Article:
Facebook botched the way it announced CFO Gideon Yu’s departure, insinuating that it fired Gideon because it needs a CFO with public company experience. This was obvious spin, and the company got called on it.
“There’s been a lot of wondering how this could have gone in other ways,” a source close to Facebook’s thinking told us yesterday.
In a leaked memo obtained by Kara Swisher, Facebook CEO Mark Zuckerberg invoked another departure cliche, implying that Gideon left the company to spend more time with his family:
I’ll always be grateful to Gideon for his contributions to Facebook and what we are trying to accomplish. As those of you who know him know, Gideon’s family is his highest priority and it’s certainly not the usual cliché to say that he plans to take some time off to be with his wife and son. Gideon and I have often discussed that the next stage of his career will likely be as an investor, and I fully support him in this regard.
There’s a reason that’s the oldest cliché in the books. It’s usually code for: ‘We had our disagreements and you’re not going to hear about them.’
*UPDATE: We originally thought this memo was written after Facebook floated the public-company-CFO spin for Gideon’s departure. It actually came first. So it wasn’t part of Facebook’s second-guessing of the public-company-CFO thing.
Here’s the memo (Update: the first copy of the memo Kara obtained had some funky punctuation and repeated sentences. Later versions corrected the mistakes. We decided to post one of the cleaned-up version):
COMPANY CONFIDENTIAL – DO NOT FORWARD
Hey Everyone –
Today ends the first quarter of 2009, so I wanted to send out an update on our growth and financial progress, as well as a couple of changes we’re making.
Our user growth has been extraordinary over the past year and has continued to be strong throughout Q1. We’re getting very close to reaching our 200 millionth active user. This is pretty remarkable considering we just reached 100 million actives a little more than seven months ago. We’ve become the top site for sharing information on the web, and this gives us a good strategic position to help people share even more.
I’m also pleased that our financial progress has been very strong as well. While we came into this year wondering how the recession might affect us, our financial performance in the first quarter surpassed our expectations. As other businesses around us are slowing down and cutting back, we continue to grow around the world. Our advertising products are becoming more attractive for advertisers and we have seen strong growth in both our domestic and international direct sales and online sales channels.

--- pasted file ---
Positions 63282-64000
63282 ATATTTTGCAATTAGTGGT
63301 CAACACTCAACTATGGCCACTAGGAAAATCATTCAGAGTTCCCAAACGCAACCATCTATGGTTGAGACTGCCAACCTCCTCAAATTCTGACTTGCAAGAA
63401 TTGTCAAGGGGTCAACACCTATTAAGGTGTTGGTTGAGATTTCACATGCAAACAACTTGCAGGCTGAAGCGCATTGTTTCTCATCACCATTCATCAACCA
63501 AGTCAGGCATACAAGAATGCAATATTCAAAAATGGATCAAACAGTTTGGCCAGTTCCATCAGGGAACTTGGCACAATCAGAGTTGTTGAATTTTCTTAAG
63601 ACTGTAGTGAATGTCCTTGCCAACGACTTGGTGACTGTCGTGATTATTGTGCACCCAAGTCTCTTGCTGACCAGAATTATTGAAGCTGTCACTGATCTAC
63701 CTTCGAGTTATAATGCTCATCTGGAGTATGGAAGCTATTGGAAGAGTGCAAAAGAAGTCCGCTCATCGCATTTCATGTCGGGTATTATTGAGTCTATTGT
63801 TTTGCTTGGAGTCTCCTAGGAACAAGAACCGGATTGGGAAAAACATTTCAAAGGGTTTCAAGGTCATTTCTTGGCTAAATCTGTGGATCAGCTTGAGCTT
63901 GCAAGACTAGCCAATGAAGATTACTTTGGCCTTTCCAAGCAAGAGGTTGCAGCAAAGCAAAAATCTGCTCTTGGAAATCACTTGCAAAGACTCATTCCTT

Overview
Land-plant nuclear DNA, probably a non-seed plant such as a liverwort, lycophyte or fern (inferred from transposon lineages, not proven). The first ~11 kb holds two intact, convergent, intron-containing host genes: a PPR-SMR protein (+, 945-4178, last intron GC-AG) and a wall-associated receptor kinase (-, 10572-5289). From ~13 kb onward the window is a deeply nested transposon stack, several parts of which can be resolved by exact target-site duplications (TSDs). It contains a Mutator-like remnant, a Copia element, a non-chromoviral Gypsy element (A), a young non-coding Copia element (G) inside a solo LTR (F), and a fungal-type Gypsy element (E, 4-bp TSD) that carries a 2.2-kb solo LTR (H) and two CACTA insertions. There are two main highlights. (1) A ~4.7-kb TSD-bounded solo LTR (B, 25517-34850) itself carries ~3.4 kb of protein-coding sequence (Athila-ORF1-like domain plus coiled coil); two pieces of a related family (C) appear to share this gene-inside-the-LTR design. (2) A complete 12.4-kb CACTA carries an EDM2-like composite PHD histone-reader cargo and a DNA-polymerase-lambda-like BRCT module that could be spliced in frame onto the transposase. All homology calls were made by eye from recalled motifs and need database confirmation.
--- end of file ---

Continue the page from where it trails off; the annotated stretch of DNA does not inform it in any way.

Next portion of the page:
Even in the current economic environment, we’re confident that this success will continue. Based on our first quarter results, we now believe we are on track to see our revenue grow by at least 70% this year. We just completed our 5th straight quarter of EBITDA profitability. And most importantly, we expect to achieve free cash flow profitability next year. That’s an important measure of financial success and sustainability because it means we’d be able to fund all of our operations and server purchases from the cash we generate while increasing our cash reserves in the bank. Hitting these numbers will require continued hard work, discipline and execution by everyone here at Facebook, but we are on the path to achieve these goals.
As we ramp up to take on these challenges, I want to let you know that Gideon Yu will be leaving the company. Gideon has played an important role in helping us achieve our financial success, building a strong finance team and establishing the core financial operations of our company. I’ll always be grateful to Gideon for his contributions to Facebook and what we are trying to accomplish. As those of you who know him know, Gideon’s family is his highest priority and it’s certainly not the usual cliché to say that he plans to take some time off to be with his wife and son. Gideon and I have often discussed that the next stage of his career will likely be as an investor, and I fully support him in this regard.
We have retained Spencer Stuart to search for a new CFO and we will be looking for someone with public company experience who can help take us to the next stage in our growth. In the interim, the finance team will be reporting to Cipora Herman’s in her capacity as Treasurer and Ted Ullyot as mteam lead. In addition, [Facebook is] fortunate that Peter Currie, the former CFO for Netscape, has agreed to serve as advisor to Facebook until a new CFO comes on board.
As always, please feel free to reach out to me or to others on mteam if you have any questions about our finance plans or organisation. I’ll discuss this more at the Q&A on Friday and I’ll be happy to take questions then too.
Congratulations to everyone on a great start to the year and on all the momentum you’ve all helped build for the rest of 2009.